April showers bring May flowers and our local flora and fauna explosion makes many of us fall victim to seasonal allergies. For some people however, allergies are not just a seasonal suffering, but can be year-round and caused by more than the usual indoor/outdoor suspects.
According to the Asthma and Allergy Foundation of America more than 50 million Americans experience various types of allergies each year. Allergies are the 6th leading cause of chronic illness in the US.
Allergies come in many forms including skin allergies, food allergies, drug allergies, latex allergies, insect allergies, and environmental allergies. Environmental allergies alone account for 5.2 million children and 19.2 million adults which accounts for just under half of those affected annually.
That leaves the other half to causes that affect us year-round. At the heart of the epidemic are little-known molecules called histamines.
What are Histamines?
Histamine is a chemical released by the basophils and mast cells components of our immune system. It is a product of the breakdown of an amino acid called histidine and is found in many of our body’s cells.
Although it is responsible for our miserable allergy symptoms, it is also very important to our body and has many functions that are vital to our overall health.
Histamine acts in the human body as a chemical messenger to our nervous system. It helps our digestive tract function the way it is supposed to and it works on our blood vessels to dilate them which is vitally important when fighting pathogens.
Histamine is involved in the regulation of many functions such as wound healing and it affects many functions such as cognition and memory and regulation of our sleep-wake cycle. Histamines can also be found in foods through the breakdown of histidine as the food ages.
The Function of Histamine in the Body
Where allergies are concerned, histamine is released by mast cells which are immune cells that originate from our bone marrow and are present in mucosal and epithelial tissues throughout our bodies.
When these mast cells detect an allergen, they release histamine along with some other chemicals into our bloodstream which causes an allergic reaction depending on what histamine receptor is involved.
A histamine receptor is found on various cells and it binds to histamine sort of like a boat docking. The boat is histamine and the dock is the receptor site.
Once docked, the histamine becomes active. There have been four identified histamine receptors:
- H1 receptors can cause vasodilation and bronchoconstriction.
- H2 receptors involve gastric acid secretion, airway mucus production, and vascular permeability.
- H3 receptors play a role in neuro-inflammatory diseases.
- H4 receptors have been shown to be involved in allergy and inflammation.
We have all heard of medications like Zyrtec, which is an H1 blocker and Pepcid which is an H2 blocker. These medications block the dock so the histamine cannot activate.
Although we do not yet have H3 blockers, they are being researched for use in neurodegenerative conditions such as Alzheimer’s disease.
H4 blockers do not yet exist but research is ongoing.
When our bodies produce histamine, a digestive enzyme is produced in our kidney’s, thymus, and the intestinal lining called Diamine Oxidase (DAO). DAO’s function is to break down the excess histamine in our bodies.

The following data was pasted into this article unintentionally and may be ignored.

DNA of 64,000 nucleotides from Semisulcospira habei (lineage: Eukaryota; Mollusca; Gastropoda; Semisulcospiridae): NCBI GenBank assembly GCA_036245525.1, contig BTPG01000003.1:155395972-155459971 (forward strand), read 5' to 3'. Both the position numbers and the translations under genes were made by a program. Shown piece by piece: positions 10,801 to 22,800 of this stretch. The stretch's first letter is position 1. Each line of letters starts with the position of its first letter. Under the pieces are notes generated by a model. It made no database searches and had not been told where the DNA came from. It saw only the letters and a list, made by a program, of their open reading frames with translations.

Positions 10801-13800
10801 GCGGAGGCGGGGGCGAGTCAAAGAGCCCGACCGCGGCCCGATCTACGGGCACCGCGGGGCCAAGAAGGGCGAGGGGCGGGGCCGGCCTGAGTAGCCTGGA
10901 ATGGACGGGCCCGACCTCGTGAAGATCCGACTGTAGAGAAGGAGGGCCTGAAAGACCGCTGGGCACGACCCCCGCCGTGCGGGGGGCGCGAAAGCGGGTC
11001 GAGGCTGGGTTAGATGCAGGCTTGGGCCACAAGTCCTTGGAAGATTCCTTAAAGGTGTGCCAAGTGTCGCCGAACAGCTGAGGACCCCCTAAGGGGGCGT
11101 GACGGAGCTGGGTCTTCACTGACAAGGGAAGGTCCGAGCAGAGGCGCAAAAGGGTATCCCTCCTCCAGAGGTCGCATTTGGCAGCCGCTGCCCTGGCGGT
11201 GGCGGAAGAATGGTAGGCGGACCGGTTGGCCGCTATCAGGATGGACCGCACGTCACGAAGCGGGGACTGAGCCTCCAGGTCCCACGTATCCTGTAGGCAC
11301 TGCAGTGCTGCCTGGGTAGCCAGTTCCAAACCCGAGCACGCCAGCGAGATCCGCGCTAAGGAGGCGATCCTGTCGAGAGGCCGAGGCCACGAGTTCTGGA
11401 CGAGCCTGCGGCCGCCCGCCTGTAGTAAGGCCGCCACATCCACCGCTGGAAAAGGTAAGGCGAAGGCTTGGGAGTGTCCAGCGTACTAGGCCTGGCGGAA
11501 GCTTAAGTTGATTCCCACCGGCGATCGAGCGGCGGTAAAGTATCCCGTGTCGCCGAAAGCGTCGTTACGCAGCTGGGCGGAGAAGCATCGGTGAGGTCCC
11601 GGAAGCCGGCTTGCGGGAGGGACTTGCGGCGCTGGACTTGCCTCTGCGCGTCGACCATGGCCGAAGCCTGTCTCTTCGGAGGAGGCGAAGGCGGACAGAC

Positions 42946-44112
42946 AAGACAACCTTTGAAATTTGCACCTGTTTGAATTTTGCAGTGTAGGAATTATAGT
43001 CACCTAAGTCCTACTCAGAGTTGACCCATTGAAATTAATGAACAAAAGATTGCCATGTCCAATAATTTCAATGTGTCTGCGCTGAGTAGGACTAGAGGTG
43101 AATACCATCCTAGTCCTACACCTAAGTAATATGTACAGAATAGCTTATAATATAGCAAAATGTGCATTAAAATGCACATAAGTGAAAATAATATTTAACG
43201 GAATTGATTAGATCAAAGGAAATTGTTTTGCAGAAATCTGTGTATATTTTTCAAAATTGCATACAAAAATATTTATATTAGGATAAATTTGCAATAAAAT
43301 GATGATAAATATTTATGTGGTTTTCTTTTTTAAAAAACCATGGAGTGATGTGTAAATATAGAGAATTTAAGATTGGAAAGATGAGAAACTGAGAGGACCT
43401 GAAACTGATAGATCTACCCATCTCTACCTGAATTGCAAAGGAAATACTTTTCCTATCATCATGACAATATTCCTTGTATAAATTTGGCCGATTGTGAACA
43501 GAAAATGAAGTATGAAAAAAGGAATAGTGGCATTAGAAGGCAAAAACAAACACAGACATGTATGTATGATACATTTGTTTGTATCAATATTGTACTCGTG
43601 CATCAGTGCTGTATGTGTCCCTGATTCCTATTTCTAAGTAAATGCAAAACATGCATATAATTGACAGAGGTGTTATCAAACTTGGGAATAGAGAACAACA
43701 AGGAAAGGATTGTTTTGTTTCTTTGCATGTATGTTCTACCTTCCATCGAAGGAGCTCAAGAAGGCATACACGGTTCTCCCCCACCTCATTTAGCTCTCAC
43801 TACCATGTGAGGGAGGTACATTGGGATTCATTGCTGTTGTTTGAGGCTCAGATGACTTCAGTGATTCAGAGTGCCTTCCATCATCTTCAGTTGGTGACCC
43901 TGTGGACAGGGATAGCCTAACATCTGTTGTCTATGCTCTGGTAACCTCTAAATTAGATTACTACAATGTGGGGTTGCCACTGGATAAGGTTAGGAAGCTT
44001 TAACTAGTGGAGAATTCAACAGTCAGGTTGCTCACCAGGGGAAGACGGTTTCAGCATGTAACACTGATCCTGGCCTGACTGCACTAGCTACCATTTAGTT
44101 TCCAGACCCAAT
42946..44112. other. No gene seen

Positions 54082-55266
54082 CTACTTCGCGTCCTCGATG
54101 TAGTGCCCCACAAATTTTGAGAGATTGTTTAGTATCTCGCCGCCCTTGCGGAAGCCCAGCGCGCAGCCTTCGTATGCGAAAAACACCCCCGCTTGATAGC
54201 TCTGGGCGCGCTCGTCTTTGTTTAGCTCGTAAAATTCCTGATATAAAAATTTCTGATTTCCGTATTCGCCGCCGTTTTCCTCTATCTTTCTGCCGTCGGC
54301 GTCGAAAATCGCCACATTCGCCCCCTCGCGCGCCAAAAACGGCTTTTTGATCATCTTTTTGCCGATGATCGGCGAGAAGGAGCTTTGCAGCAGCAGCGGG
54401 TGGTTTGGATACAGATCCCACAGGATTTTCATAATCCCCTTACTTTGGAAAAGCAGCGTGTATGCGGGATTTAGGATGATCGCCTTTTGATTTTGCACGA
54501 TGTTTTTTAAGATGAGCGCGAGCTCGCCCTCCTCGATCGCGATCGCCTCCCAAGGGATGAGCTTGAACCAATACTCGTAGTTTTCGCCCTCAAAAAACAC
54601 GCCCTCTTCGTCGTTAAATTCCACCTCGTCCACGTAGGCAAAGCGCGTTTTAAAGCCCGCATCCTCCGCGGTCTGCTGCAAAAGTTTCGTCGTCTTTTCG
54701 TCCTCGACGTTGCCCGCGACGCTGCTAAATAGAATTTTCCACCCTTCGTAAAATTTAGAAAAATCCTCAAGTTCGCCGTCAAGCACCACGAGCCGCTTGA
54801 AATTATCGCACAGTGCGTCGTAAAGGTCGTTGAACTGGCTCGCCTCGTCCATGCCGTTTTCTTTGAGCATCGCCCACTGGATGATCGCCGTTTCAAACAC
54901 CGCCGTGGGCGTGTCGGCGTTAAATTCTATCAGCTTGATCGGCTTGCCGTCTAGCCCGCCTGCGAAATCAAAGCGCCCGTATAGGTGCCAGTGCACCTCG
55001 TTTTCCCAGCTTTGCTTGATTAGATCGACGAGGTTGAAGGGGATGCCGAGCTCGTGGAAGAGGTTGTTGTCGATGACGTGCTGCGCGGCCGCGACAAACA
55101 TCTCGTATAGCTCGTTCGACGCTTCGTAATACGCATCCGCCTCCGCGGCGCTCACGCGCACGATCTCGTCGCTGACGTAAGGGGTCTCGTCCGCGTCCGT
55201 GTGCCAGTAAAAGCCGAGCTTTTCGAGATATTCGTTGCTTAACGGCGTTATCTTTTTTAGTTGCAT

When Histamines Go Haywire
When our body overproduce histamine or is unable to break it down, the levels become elevated and cause what we call histamine intolerance. Overproduction of histamine can be caused by many factors including allergies, bacterial infections, GI bleed, or the intake of too many histamines from certain foods or too much alcohol.
When the breakdown of histamine is impaired, this is due to a genetic or acquired decreased production of Diamine Oxidase.
If a person has suffered from histamine intolerance most of their lives, they most likely have a genetic component. Most people with histamine intolerance develop it later in life and therefore it is acquired. The question then becomes, “How do our Diamine Oxidase levels get low?”
There are many culprits including alcohol use, use of certain medications, intestinal bacterial overgrowth, and eating large amounts of histamine containing foods.
The medications that may cause DAO deficiencies are NSAIDS like ibuprofen, certain antibiotics, antidepressants, and ironically antihistamines.
Foods that are very high in histamine include dried fruits, avocados, eggplant, spinach, processed meats, shellfish, aged cheeses and the list goes on.
As far as foods are concerned, there are also foods that trigger release of histamine as well as foods that block DAO production. The symptoms of histamine intolerance include headaches/migraines, sinus issues, hives, fatigue, digestive issues, anxiety, dizziness and many more.
Histamine Help With Functional Medicine
Fortunately, there are many functional medicine tools to help deal with histamine derived allergic responses and histamine intolerance with its sometimes-disabling symptoms.
Although medications and supplements are effective at managing symptoms in the short term, the functional medicine goal is always to treat the root cause and restore health.
At Kare Health and Wellness, we have tests that help us to identify histamine problems such as food allergy and sensitivity testing, treatment protocols aimed at healing the underlying cause, and skilled practitioners to guide you along your journey to wellness.
If you’d like more information, connect with our team at email@example.com or call the office at 417-881-4994.